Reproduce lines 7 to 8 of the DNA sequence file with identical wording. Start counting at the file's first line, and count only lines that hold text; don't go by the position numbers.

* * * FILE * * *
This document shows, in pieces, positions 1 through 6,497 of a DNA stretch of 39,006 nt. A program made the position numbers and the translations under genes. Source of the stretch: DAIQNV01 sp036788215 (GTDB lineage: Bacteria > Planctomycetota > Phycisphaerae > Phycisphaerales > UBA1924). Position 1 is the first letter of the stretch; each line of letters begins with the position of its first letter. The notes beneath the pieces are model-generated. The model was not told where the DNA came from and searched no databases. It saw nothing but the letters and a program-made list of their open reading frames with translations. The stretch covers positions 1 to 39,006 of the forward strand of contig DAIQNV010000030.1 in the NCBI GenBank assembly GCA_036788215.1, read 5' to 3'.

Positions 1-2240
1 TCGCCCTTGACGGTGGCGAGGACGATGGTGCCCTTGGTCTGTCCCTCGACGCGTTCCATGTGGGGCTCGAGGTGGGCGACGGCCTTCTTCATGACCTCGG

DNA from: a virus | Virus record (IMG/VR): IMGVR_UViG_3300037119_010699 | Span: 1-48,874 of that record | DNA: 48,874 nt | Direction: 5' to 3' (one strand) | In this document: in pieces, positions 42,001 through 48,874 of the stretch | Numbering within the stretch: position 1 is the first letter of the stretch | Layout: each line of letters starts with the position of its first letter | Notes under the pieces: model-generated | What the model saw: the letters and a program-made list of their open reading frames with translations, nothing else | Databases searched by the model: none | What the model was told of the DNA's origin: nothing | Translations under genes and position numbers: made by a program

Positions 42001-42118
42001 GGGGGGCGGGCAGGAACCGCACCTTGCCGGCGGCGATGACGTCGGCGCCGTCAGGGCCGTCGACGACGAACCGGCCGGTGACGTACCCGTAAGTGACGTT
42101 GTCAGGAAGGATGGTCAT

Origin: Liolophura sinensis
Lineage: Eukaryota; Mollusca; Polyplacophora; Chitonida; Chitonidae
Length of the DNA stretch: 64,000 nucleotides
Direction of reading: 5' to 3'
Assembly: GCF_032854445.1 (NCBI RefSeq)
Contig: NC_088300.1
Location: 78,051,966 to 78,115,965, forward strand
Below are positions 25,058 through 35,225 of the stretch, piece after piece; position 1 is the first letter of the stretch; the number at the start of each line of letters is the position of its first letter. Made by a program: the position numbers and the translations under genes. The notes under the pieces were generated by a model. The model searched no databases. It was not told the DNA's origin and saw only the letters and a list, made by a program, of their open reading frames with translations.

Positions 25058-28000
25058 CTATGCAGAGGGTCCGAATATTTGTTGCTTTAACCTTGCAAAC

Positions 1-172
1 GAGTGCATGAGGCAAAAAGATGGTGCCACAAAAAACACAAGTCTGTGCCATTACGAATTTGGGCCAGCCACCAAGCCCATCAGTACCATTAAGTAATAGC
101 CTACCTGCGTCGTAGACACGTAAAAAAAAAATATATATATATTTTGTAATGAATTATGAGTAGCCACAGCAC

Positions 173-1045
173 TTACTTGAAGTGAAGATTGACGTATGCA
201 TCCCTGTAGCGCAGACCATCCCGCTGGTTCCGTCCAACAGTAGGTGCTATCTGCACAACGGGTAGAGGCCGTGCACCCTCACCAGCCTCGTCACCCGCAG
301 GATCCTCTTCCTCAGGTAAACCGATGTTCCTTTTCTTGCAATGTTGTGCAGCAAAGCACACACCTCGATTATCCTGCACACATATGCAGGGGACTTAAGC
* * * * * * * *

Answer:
42101 GTCAGGAAGGATGGTCAT

Origin: Liolophura sinensis